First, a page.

Tuesday, January 11, 2011

Let the Public Decide: A Commentary and A Request For Participation

News and Commentary

On Monday January 3rd, the Middletown Common Council once again rejected Mayor Sebastian Giuliano's appointment of Acting Police Chief Patrick McMahon to the permanent chief position.  The vote was strictly along party lines: all Democrats against, all Republicans for.

I've written more than one column asking the Common Council to appoint the chief unless they could provide real evidence that his record, his behavior or his qualifications were a problem.

Those opposed to the chief's appointment addressed those issues, but I didn't hear a single shred of factual evidence that a problem was uncovered.

It appears that political squabbling has played more a part of the confirmation process than actual concern for the public interest.

Considering the fact that more than one of those opposed cited "the interest of the public" for the reason they voted, and considering the fact that they provided no evidence that their actions were truly in the public interest, I've decided to try to measure the real public interest.

I've asked the Town Clerk of Middletown to create an official petition, which if completed, will put the question of the chief's appointment before the general public as a referendum item on the ballot for the November 8 election.

Since it's in the public interest to settle an ongoing dispute between the mayor and the Common Council, and it's in the public interest and the interest of public safety to have a permanent chief, I feel it's essential to let the public decide.

The Town Clerk has approved the petition request.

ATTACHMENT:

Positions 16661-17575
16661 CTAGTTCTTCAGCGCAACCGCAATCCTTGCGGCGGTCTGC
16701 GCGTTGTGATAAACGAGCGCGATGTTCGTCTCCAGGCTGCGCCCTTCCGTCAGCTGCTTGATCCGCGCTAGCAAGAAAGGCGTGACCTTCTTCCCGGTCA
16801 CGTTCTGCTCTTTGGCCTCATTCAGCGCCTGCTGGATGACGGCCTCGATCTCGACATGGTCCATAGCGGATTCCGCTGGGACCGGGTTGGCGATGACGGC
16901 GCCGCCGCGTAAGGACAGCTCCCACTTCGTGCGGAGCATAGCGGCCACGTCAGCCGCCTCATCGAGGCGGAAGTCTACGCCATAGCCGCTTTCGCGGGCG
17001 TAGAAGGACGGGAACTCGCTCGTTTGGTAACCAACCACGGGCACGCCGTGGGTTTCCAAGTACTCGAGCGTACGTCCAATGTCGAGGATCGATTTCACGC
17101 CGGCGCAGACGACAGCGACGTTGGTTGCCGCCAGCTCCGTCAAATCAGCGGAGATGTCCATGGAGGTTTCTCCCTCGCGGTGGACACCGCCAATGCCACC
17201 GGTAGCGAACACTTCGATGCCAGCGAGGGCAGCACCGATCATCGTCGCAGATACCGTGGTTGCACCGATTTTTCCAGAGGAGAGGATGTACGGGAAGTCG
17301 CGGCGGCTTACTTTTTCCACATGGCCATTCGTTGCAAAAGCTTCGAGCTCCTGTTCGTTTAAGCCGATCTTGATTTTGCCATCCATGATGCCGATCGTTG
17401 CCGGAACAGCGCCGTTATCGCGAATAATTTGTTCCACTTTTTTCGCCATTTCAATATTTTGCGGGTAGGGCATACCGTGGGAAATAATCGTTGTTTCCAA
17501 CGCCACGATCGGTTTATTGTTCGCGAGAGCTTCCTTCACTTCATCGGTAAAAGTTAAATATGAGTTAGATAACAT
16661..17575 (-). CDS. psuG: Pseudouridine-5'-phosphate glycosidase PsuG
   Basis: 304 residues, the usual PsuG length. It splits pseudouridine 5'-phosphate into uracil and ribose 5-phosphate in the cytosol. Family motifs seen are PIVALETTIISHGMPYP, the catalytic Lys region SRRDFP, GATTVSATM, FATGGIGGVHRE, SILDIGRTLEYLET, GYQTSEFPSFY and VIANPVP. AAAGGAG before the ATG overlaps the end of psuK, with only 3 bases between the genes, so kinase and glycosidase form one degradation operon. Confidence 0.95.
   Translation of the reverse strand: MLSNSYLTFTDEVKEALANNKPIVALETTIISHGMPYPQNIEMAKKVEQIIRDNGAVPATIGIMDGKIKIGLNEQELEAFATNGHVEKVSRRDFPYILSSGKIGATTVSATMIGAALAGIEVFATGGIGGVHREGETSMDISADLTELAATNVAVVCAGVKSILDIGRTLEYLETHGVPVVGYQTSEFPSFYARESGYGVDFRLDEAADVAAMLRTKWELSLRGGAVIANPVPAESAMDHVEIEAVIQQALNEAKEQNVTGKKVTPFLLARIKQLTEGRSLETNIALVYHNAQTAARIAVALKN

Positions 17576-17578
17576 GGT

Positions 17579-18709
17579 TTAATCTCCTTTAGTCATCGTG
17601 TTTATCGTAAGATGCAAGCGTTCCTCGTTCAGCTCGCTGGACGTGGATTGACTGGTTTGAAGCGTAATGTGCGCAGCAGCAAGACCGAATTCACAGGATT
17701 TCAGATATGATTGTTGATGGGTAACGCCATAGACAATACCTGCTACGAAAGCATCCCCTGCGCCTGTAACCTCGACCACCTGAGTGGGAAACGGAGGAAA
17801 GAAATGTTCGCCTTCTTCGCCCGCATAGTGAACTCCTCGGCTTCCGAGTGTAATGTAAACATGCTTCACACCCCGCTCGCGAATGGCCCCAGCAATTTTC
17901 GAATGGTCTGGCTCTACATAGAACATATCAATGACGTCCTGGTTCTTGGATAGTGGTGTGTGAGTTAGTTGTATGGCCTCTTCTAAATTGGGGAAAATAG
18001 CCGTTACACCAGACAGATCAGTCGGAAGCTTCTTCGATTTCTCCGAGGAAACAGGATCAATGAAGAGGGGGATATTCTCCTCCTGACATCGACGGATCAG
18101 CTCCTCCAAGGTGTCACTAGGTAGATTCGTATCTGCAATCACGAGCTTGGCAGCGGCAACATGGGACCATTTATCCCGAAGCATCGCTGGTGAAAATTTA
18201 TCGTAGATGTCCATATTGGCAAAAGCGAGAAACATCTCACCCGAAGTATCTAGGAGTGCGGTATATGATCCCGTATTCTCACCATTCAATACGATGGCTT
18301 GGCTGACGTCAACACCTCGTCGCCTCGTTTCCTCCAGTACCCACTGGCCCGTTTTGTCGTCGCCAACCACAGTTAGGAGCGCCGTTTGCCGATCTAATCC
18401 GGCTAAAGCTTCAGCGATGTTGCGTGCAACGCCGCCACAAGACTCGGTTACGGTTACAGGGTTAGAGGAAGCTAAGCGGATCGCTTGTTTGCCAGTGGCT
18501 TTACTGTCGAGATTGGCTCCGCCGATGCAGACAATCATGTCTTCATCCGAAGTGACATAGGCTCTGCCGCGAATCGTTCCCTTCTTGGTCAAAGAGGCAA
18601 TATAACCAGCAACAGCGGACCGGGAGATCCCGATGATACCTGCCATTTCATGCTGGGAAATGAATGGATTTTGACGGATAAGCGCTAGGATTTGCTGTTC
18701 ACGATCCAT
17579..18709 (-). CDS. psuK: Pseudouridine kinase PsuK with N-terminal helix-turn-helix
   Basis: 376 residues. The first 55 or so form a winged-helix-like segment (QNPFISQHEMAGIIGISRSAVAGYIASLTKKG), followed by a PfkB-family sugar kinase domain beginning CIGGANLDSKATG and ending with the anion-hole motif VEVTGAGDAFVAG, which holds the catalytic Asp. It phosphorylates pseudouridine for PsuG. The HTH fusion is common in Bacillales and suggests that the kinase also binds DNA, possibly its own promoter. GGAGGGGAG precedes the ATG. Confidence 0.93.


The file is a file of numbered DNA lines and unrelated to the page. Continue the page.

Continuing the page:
The wording of the petition is as follows:

The following question has been determined to be in the public interest by the Town Clerk, per Section 6, B. Initiative of the City of Middletown Charter, and is being presented as a question on the November 8, 2011 ballot for public consideration:


“Shall Resolution 7-1, as proposed at the Jan. 3, 2011 meeting of the Common Council, approving and confirming the appointment of Patrick McMahon as Chief of Police for the City of Middletown, BE APPROVED AND ADOPTED?”

To get the question on the ballot, I will have to collect 2,275 signatures of Middletown registered voters between July 1, 2011 and September 9, 2011.

I can't collect signatures before July 1, but if you are willing to sign, or help collect signatures, you can join the Facebook group, Let the Public Decide, or send me an email here at the Middletown Eye (mieyeed@gmail.com or letthepublicdecide@groups.facebook.com)

I know I will be accused by some of bias.  But as a resident of Middletown, a registered Democratic voter, an activist and a citizen journalist I am only interested in determining what's best for the public, as decided by the public.  The outcome of such a ballot as described above will determine just that.

If in the event a permanent Police Chief is appointed and confirmed before July 1, the petition drive will be canceled.

 - Ed McKeon


Anonymous said...